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How to secure your webapp

By David Mytton,
CEO & Founder of Server Density.

Published on the 11th July, 2013.

It’s impossible to get to 100% security but there are steps you can take to secure your webapp for your users, to help mitigate against different types of attacks both against you, your webapp and your customers themselves. These are all things we’ve implemented with Server Density v2 to help harden the product as much as possible.

These tips are in addition to security best practices such as protecting against SQL injection, filtering, session handling, and XSRF protection. Check out the OWASP cheat sheets and top 10 lists to ensure you’re covered for the basics before implementing the suggestions below:

SSL only

When I originally built Server Density back in 2009, access and monitoring agent postbacks were allowed over HTTP and HTTPS to make things as easy as possible to set up – most servers always allow outbound port 80. We changed the default to HTTPS some time ago and it turns out it’s not the issue I thought it would be. SSL is typically considered a performance bottleneck but that isn’t really true, so there’s actually no reason not to force SSL for all connections.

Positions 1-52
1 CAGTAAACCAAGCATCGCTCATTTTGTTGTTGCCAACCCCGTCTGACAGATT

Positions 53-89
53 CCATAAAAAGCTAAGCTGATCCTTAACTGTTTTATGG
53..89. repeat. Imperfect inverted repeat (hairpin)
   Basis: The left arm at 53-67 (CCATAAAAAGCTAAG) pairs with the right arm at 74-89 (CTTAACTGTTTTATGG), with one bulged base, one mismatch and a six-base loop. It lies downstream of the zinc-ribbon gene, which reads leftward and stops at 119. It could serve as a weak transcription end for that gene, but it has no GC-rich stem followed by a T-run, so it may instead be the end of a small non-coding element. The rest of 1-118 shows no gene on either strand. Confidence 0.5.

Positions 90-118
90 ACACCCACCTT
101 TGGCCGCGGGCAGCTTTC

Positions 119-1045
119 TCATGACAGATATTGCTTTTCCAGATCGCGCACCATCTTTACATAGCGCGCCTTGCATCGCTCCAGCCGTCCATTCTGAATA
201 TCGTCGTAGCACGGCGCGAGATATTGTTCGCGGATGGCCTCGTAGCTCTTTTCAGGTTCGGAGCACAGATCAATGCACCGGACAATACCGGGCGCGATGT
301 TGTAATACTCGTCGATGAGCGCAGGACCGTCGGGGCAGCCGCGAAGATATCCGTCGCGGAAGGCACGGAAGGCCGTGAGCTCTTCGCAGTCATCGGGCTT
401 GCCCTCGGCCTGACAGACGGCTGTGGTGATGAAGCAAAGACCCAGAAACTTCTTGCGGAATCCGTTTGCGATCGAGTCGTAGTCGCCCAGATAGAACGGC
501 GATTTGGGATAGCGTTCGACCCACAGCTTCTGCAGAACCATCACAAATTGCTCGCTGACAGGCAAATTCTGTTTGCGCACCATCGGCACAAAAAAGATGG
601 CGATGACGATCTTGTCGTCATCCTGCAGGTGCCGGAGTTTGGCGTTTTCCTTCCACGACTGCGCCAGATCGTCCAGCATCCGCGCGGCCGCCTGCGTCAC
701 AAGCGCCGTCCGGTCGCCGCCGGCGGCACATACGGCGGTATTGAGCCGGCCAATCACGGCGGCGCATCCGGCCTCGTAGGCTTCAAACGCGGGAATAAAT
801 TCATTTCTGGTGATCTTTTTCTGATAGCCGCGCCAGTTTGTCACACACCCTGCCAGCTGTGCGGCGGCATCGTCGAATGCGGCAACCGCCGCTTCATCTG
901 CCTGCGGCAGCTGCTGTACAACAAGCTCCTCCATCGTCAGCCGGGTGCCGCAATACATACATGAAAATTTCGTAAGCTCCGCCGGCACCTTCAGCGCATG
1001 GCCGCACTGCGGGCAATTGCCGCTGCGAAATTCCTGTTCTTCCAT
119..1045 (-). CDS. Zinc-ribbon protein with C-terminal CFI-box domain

Server Density v2 uses a new URL so we can force SSL for both new agent deployments and access to the web UI. We still support the old domain endpoint under non-SSL but will eventually be retiring it.

Run your URL against the Qualys SSL server test to get an excellent report on how good your implementation is, along with recommendations for further security.

Server Density SSL Test

We are still considering the best way to resolve the RC4 vulnerability, which will most likely involve supporting only TLS1.2. However, only dev versions of browsers currently support it. We offer it as an option for browsers to choose and as browser support improves, we’ll likely disable older versions.